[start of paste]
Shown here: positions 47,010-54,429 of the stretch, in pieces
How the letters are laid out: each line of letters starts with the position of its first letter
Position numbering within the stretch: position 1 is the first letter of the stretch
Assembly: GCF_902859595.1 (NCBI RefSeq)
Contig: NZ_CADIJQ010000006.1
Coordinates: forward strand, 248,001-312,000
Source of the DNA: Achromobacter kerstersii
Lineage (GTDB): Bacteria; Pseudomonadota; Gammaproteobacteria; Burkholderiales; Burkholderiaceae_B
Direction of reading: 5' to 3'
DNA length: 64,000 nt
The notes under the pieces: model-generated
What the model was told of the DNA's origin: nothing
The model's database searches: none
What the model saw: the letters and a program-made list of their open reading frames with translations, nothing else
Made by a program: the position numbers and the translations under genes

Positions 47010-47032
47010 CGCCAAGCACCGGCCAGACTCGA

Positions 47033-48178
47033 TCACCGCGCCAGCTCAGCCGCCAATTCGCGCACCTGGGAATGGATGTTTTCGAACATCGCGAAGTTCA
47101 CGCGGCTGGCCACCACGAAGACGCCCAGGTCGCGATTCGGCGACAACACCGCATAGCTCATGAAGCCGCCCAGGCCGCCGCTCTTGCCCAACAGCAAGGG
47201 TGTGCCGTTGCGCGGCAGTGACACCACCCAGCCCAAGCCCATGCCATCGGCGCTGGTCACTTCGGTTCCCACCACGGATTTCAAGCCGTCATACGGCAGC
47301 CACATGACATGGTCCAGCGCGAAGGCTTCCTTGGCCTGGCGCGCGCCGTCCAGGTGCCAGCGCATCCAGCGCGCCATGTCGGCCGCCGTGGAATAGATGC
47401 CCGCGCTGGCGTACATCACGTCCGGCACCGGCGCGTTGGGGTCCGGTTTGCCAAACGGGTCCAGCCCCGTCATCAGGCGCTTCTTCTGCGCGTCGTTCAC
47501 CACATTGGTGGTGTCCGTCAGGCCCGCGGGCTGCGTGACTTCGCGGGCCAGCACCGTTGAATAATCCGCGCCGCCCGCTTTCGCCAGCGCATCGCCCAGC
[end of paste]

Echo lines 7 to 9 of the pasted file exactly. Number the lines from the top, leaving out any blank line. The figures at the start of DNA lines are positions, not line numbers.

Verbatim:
Source of the DNA: Achromobacter kerstersii
Lineage (GTDB): Bacteria; Pseudomonadota; Gammaproteobacteria; Burkholderiales; Burkholderiaceae_B
Direction of reading: 5' to 3'